Indeed, libraries themselves might begin to put their materials on-line if the money can be made available for them to do it. I believe that the Melon Foundation currently supports several such projects. Archives, as well, must begin to think differently about their collections. Simply posting scanned images of portions of their collections (perhaps charging patrons who want to have particular documents scanned and posted) could revolutionize historical research, reducing the need for repeated travel to distant, difficult-to-access collections (of course, we wouldn't want to eliminate that need entirely!).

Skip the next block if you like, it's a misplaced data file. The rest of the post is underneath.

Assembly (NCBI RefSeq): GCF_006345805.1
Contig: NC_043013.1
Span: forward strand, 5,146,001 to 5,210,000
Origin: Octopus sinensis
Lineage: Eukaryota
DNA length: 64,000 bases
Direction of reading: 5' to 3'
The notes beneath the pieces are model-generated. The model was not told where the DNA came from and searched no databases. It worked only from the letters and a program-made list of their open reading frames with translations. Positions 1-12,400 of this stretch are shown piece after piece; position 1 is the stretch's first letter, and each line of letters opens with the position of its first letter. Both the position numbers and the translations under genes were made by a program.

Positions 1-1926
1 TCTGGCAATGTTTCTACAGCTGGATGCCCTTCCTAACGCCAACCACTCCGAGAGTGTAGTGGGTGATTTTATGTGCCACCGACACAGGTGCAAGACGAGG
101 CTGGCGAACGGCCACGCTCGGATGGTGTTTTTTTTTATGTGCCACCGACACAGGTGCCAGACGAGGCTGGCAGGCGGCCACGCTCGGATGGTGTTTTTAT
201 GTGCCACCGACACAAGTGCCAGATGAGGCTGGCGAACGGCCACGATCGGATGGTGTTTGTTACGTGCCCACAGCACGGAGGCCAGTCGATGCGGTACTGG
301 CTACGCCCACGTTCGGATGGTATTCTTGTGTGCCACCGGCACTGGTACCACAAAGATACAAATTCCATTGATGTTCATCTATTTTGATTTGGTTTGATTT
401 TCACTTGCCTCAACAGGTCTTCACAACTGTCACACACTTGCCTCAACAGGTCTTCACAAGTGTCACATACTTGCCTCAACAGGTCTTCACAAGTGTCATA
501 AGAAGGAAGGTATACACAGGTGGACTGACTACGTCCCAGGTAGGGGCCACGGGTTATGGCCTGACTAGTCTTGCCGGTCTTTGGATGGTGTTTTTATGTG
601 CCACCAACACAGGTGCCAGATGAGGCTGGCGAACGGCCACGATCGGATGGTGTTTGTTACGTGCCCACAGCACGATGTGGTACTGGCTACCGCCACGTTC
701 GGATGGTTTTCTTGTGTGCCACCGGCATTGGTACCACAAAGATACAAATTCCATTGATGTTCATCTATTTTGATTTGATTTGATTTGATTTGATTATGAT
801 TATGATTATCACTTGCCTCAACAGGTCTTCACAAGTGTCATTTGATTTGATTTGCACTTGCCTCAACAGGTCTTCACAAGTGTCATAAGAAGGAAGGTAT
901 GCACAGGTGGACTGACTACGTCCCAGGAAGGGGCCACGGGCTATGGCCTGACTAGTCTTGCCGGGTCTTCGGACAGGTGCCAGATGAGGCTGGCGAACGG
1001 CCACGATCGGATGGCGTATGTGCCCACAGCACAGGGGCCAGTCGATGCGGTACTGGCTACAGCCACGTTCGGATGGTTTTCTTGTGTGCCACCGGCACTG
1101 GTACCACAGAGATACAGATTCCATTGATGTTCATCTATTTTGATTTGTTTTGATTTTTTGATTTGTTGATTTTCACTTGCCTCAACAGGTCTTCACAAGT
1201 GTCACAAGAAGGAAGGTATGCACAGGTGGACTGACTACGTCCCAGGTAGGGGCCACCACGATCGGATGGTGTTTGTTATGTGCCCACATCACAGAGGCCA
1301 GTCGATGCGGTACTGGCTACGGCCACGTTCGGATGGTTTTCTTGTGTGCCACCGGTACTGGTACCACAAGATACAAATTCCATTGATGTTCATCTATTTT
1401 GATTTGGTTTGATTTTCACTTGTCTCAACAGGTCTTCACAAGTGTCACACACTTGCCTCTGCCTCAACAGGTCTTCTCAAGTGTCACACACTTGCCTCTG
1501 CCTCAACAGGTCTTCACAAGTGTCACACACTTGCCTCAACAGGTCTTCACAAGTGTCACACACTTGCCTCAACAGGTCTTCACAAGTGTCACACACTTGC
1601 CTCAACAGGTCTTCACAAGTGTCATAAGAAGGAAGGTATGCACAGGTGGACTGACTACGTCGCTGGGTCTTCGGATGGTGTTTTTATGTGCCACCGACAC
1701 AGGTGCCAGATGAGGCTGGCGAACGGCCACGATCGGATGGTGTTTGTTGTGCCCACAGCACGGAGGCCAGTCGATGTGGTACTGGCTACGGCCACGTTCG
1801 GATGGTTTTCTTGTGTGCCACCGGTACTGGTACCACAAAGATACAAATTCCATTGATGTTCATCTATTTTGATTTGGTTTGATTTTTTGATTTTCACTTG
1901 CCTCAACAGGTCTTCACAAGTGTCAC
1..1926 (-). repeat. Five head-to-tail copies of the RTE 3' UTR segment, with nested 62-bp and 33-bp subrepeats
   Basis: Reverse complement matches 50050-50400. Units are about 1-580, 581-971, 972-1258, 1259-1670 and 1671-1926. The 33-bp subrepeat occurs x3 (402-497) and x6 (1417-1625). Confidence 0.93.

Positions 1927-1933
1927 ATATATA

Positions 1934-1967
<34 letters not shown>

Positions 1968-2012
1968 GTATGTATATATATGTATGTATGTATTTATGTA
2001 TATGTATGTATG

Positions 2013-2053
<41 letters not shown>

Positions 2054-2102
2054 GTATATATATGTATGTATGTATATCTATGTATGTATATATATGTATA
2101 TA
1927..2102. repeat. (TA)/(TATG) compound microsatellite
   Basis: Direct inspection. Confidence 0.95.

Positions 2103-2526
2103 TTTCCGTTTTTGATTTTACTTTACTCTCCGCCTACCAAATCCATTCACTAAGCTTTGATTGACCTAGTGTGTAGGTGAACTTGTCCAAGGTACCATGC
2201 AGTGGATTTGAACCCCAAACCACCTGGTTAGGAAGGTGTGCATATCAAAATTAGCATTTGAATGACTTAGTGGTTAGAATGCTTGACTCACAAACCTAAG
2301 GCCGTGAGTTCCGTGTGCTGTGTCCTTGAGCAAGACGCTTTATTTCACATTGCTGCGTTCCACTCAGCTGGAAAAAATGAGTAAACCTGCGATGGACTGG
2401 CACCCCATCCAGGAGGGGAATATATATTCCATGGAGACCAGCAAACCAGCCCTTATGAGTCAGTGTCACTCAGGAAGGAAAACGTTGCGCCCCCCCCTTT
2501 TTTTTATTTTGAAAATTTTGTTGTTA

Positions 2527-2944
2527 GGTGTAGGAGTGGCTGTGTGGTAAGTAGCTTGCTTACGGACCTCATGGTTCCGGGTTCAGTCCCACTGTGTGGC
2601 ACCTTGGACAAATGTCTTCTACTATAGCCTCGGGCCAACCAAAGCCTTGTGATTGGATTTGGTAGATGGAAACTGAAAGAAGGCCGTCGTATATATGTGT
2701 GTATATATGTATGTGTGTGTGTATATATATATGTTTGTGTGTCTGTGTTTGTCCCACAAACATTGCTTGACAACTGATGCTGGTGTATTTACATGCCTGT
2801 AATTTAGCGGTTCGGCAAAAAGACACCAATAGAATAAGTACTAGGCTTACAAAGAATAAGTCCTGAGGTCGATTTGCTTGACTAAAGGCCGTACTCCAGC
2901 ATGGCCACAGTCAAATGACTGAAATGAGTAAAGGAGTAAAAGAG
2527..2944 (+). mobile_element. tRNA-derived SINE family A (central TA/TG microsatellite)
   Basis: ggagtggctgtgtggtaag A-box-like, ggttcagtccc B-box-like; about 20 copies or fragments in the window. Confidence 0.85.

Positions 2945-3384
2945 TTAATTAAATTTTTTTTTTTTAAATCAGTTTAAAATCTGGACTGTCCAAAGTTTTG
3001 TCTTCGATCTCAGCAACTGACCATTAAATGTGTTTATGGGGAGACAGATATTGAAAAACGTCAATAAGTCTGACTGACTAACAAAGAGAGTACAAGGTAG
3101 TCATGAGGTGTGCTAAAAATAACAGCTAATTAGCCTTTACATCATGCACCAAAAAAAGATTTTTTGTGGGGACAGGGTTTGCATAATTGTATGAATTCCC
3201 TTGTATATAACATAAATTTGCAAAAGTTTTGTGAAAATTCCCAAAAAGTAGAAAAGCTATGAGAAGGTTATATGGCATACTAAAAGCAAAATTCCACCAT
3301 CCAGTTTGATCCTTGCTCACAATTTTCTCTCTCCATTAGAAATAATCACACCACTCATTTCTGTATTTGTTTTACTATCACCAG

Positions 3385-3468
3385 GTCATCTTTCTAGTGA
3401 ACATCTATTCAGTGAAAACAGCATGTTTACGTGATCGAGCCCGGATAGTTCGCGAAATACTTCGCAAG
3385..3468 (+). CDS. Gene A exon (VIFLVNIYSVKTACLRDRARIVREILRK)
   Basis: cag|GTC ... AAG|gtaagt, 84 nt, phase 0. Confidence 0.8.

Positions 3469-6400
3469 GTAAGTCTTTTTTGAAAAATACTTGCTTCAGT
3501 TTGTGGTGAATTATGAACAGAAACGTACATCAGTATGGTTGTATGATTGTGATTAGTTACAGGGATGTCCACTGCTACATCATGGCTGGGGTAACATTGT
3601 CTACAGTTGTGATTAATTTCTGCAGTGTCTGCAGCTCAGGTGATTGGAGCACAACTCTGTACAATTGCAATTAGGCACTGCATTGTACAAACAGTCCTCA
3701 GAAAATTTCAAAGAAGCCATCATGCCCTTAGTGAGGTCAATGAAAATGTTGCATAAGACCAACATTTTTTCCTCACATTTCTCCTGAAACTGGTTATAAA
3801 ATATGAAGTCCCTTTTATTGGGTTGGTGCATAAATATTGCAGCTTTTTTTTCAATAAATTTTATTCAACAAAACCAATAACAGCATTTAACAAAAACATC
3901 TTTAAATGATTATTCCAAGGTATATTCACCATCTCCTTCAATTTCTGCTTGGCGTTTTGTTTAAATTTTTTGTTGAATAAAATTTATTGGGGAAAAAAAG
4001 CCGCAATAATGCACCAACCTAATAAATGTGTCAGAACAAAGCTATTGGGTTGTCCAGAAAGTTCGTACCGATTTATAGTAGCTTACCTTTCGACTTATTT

The change in mindset required may seem profound, but the benefits for the discipline could be truly outstanding. Of course, what I have proposed is idealistic, and no one can realistically expect it to happen in the very near future, but ideals are what should guide our concrete actions. If we let the ideals I have outlined here guide our actions, our future will be one in which historical research is both better and easier.